Left: Great Sand Dune National Monument, rather boring in the flat light of 11 am.
Right: The same sand dunes but much more interesting earlier in the morning.
Vernal Falls, Yosemite National Park
Taken around 3 pm, the light in this image is pretty bad and casts harsh shadows. The cloudless and therefore uninteresting blue sky might make a Chamber of Commerce calendar but doesn't make art. Of course, the rainbow makes it all worthwhile and it might not have been there at sunset. Or the light might not have been falling on the waterfall.
Nikon 8008, 28mm AF lens, Fujichrome Velvia
Because of the saturated colors rendered by the then-new Fuji Velvia slide film, I'm not sorry that I had my Nikon out in the mid-afternoon in the Bernese Oberland (Switzerland).
Nikon 8008, 20/2.8 AF lens, Fujichrome Velvia
Joshua Tree Shadow, Joshua Tree National Park
One of the good things to do when the light is overhead and harsh is look for interesting shadows.
Canon EOS-5, 17-35L lens, Fujichrome Velvia
Red Rock Canyon, west of Las Vegas
The interest in this photo comes from the different colors of the landscape.
Rollei 6008 (6x6 format), 180mm lens, Fuji Astia
A high overcast is perfect for a lot of photography. A studio photographer would think of this as "the mother of all softboxes". If you want to capture architectural details, an overcast day lets you do it without shadows obscuring anything. Overcast and/or rainy days are also the times to go into the forest and take pictures of trees. The one bad thing that you can say about an overcast day is that a big white sky makes a very bad photographic subject. Try to make sure that your photos have hardly any sky in them.
Overcast skies are slightly more blue (7000 degrees Kelvin) than the color temperature for which daylight film is designed (5500 K; a mixture of direct sun and skylight). Officially, the Kodak Professional Photoguide will tell you to use an 81C warming filter. I wouldn't bother unless you are photographing clothing for a catalog. [For comparison, open shade from a clear blue sky is 11,000 or 12,000 degrees Kelvin and requires an 85C filter.]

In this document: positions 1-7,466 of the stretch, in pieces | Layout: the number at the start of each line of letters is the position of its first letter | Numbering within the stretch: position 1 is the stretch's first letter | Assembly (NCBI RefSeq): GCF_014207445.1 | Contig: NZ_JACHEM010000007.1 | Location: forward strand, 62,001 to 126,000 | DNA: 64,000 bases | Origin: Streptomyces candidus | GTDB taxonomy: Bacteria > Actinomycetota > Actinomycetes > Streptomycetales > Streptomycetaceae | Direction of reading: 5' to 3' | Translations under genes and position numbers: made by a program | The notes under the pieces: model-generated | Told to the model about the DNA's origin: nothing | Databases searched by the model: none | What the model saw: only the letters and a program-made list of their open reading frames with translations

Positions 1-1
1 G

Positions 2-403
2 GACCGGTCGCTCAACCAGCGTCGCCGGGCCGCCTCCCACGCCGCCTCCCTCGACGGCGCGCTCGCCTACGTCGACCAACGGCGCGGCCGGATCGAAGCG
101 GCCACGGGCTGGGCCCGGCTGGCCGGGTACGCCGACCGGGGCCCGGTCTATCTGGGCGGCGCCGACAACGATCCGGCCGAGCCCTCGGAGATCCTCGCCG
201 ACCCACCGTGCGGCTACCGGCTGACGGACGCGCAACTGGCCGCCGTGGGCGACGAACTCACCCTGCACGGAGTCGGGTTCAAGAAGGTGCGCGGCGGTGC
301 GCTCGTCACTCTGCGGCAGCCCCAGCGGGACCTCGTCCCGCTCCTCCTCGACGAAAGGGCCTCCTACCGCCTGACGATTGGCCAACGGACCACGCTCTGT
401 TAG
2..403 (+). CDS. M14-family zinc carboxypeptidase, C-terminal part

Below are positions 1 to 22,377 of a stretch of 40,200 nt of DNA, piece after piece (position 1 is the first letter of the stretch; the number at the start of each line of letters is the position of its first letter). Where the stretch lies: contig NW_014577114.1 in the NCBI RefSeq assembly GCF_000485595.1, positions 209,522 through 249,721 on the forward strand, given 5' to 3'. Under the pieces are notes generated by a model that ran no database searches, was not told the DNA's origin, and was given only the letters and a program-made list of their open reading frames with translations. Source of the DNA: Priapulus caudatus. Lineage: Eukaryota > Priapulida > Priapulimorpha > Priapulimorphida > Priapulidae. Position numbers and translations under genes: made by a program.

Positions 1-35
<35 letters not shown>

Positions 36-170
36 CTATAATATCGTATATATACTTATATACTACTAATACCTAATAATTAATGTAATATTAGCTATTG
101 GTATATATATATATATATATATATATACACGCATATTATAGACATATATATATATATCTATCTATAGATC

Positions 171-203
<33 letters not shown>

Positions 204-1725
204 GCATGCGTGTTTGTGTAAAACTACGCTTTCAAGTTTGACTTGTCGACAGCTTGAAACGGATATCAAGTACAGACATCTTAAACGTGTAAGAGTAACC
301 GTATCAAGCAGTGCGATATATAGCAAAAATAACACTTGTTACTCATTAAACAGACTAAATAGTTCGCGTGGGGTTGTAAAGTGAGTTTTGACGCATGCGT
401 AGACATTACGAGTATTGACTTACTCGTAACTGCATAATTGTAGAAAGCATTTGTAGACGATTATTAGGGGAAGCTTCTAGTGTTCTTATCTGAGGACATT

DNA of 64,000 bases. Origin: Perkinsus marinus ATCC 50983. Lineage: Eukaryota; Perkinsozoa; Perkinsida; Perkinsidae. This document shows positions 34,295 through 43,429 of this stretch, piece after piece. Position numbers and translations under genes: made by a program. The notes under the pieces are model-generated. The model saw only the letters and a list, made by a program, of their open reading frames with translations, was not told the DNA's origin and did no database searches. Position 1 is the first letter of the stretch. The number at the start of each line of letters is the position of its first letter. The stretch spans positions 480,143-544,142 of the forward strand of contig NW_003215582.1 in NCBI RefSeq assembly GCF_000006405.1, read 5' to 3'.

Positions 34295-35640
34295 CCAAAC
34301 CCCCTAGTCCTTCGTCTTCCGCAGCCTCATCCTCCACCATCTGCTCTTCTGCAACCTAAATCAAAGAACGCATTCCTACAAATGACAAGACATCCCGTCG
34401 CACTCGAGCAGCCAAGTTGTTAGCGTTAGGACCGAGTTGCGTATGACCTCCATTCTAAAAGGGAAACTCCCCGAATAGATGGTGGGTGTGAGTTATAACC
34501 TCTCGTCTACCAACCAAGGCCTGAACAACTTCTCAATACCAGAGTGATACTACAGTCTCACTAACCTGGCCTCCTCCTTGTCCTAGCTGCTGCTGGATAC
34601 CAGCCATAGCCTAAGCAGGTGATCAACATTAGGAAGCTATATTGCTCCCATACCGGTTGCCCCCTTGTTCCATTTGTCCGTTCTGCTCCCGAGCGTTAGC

If you wait long enough in New York City ... someone will probably steal your camera. So maybe it is best to just shoot in whatever light you can find. Here I used the fill flash on my point & shoot camera.
Below the town of Bomarzo, Italy (1.5 hours north of Rome). This was the park of the 16th century Villa Orsini and is filled with grotesque sculptures. Rollei 6008, Fuji Velvia, Zeiss 50mm lens, tripod. Probably f/22 and 1 second. Note that part of the foreground is unsharp. There wasn't quite enough depth of field. Note that the composition completely excludes the uninteresting overcast sky.
Left: Vermont, where a little white sky pokes through.
Right: California where the weather is often too sunny for good forest photography.
There is no reason to put the camera away after the sun goes down. In
fact, you can usually get your best pictures then. You'll often need
exposures of 30 seconds or longer, however. Here are some photos from
Chapter XV of Travels with
Samantha as examples...
Canyonlands (Utah). At left, note the unpleasant contrast shortly before sunset. I could have driven 200 miles to get to a better spot relative to the sun. But instead I just waited until the sun had set and got the image at right.
Arches National Park (Utah). At left, before dark. At right, after dark.
Strictly after dark...
There isn't much to say here except make sure you have a tripod.
Street lights are not blackbody radiators so you can't even talk about their color temperature. They discharge in various narrow spectral bands and the color that this produces on a digital sensor or film isn't very predictable or controllable. Usually you get an eerie green light, which I personally find kind of interesting.